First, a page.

Like most Bollywood films these days, Raanjhanaa is completely two different films packed in one – pre and post-interval. One is the “politics of love” and the other is “lovers in politics”, and there’s a big difference between the two. As the initial reactions and reviews started pouring in, the verdict seems to be unanimous – first half is fun, the curse of 2nd half strikes yet again. As i stepped into the theatre, i was ready for it. But as i came out of the theatre, i realised that i belong to that minority group which liked the second half more.
First half is easy, you know the tricks, you have seen it many times, love stories in small towns and galli mohalls is not new. It’s charming and easy to like. There’s no way one cannot not like it. Some might argue that it’s stalking and glorification of it, then let me say that you have never been part of any small town love story. It’s stark reality. That’s the way it happens. If you don’t know a friend who has cut his wrist or drank kerosene (sleeping tablets is for metroes), the film might seem a bit stranger to you. But what stood out for me was how ruthlessly selfish the lovers are. Sonam (Zoya) knows Dhanush (Kundan) loves her. And so she uses him in every possible way. It’s the same with Kundan, who knows that Swara (Bindiya) can do anything for him. And he uses her blatantly. It all seems fun and jovial on the surface but scratch it and you realise how cunning their acts are. It’s the politics of love. Their love might be pure but the tricks aren’t.
Some even might point out the physical equation between Kundan, Bindiya and Murari. How can you hit her? i would say this is what “camaraderie” between friends is all about, without being aware of one’s gender. And in the scene when Bindiya says kewal mere baap ke hi kapde phadega, and Kundan backs out, you know that she isn’t the shy kind. If she had protested, these guys would have backed out long back. It’s part of the game, of growing up together.
Now, the second half seems like a completely different film. A death, and the childhood romance of Benaras moves to ambitious student politics of Delhi. Kundan doesn’t know why he is there. He is lost. He is not sure what to do with his life. He has tried every possible option. Is he still chasing Zoya? Yes. Kind of. Does he know why? No. Has he any more hopes from her? No. The simple chasing the girl routine turns into a heavy cocktail of ambitions and emotions. Let’s see how. So Zoya aspires to fulfill the ambitions of her dead lover (Abhay/Akram). But slowly it looks like all these dreams will come true only through Kundan whom she hates now, whom she holds responsible for Akram’s death. It’s a difficult choice to make. Can she accept Kundan now? And even if she does, the world will curse her for being selfish and opportunist who forgot her lover after his death. Between love, life and dreams, she is confused with no easy way out. And then comes an opportunity to turn it all over and conquer it all. She opts for it too but the guilt is too heavy to bear.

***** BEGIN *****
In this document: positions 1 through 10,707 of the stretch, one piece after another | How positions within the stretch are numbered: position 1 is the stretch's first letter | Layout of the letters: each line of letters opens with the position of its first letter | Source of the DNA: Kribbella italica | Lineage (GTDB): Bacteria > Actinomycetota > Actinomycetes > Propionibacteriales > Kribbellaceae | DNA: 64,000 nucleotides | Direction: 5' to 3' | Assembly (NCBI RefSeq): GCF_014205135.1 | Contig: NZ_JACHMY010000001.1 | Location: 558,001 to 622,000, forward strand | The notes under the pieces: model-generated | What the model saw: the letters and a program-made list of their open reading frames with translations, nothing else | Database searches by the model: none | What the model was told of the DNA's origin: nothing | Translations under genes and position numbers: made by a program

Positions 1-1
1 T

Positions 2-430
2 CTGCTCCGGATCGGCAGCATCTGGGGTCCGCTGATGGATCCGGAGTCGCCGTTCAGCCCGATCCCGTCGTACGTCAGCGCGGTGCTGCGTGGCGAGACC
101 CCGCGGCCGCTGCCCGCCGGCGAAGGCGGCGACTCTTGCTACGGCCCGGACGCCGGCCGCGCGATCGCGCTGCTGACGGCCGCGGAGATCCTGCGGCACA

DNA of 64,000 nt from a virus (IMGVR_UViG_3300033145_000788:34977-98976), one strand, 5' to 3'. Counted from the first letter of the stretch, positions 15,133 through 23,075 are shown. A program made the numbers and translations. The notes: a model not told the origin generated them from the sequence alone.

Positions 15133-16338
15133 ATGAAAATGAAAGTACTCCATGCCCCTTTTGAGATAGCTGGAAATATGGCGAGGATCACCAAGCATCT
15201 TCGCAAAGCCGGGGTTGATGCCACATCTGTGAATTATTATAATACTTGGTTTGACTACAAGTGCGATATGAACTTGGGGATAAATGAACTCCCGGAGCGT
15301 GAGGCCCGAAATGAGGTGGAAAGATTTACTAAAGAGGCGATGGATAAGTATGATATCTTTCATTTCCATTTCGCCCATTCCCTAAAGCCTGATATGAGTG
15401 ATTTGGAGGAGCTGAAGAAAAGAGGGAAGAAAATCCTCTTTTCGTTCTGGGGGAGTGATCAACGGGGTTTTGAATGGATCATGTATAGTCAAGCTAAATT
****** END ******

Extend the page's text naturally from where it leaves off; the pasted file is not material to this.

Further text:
Kundan is caught in a similar situation. He is aimless, he is just tagging along and is getting lucky wherever he puts his foot, except in love. And when it all comes to the conclusion, he realises that even if he wins everything, he has lost the only thing he ever wanted from life – love. So what’s the point of living? Someone who can slash his wrist so easily, he has no fear of death. The monologue in the climax wraps it up beautifully. Lovers always claim to be ready to die in love. But only few dare to do it. And very few directors and writers dare to opt for such uncompromised end for a love story. Nothing else was possible. All credit to writer Himanshu Sharma and director Anand L Rai for going the whole hog. And this is exactly why i liked the second half more. It’s complicated, and the makers went for the unusual choices. I think first half is easy to write, and easy to like. Second half is damn difficult to write from the point when Dhanush lands up in Delhi not knowing what to do. I could hear the writer’s voice there – what to do with this mujhe-bus-Zoya-chahiye character? He (character and writer) really doesn’t know what to do now.
Now, the running joke. In a scriptlab where Sriram Raghavan was our mentor, we used to joke that whenever you are stuck at any page, just put a gun in that page. Sriram will like it for sure. Here the formula is slightly different – stuck on the page, opt for the blade. Not once or twice, but three times. Woah!
Interestingly, the entire film is one long montage cut on back to back songs. You can exactly count the numbers of the scenes where the characters talk. But the flavour of the real locations and the terrific acting by Dhanush, Swara Bhaskar and Mohammed Zeeshan Ayyub makes it look perfectly smooth. Also, it might be a smart decision keeping Dhanush’s dialogue delivery in mind. They have justified his character, and his hindi diction is weird but it’s not jarring to ears. So a big credit must go to its music director A R Rahman. His music is the thread that holds this complicated tale of unrequited love together. Sonam seems to have improved a lot from her previous films but her dialogue delivery is still irritating. And Kumud Mishra is always quite pleasant to watch onscreen.
I never bothered to watch Rai’s earlier films. But going by Tanu Weds Manu (i like it and TERRIFIC album) and Raanjhanaa, i think Imtiaz Ali has some competition finally. Especially if it’s matters of hearts in small towns. And Dhanush, welcome to bollywood.
Watch it. And if uncomfortable, take off your “metro” shoes.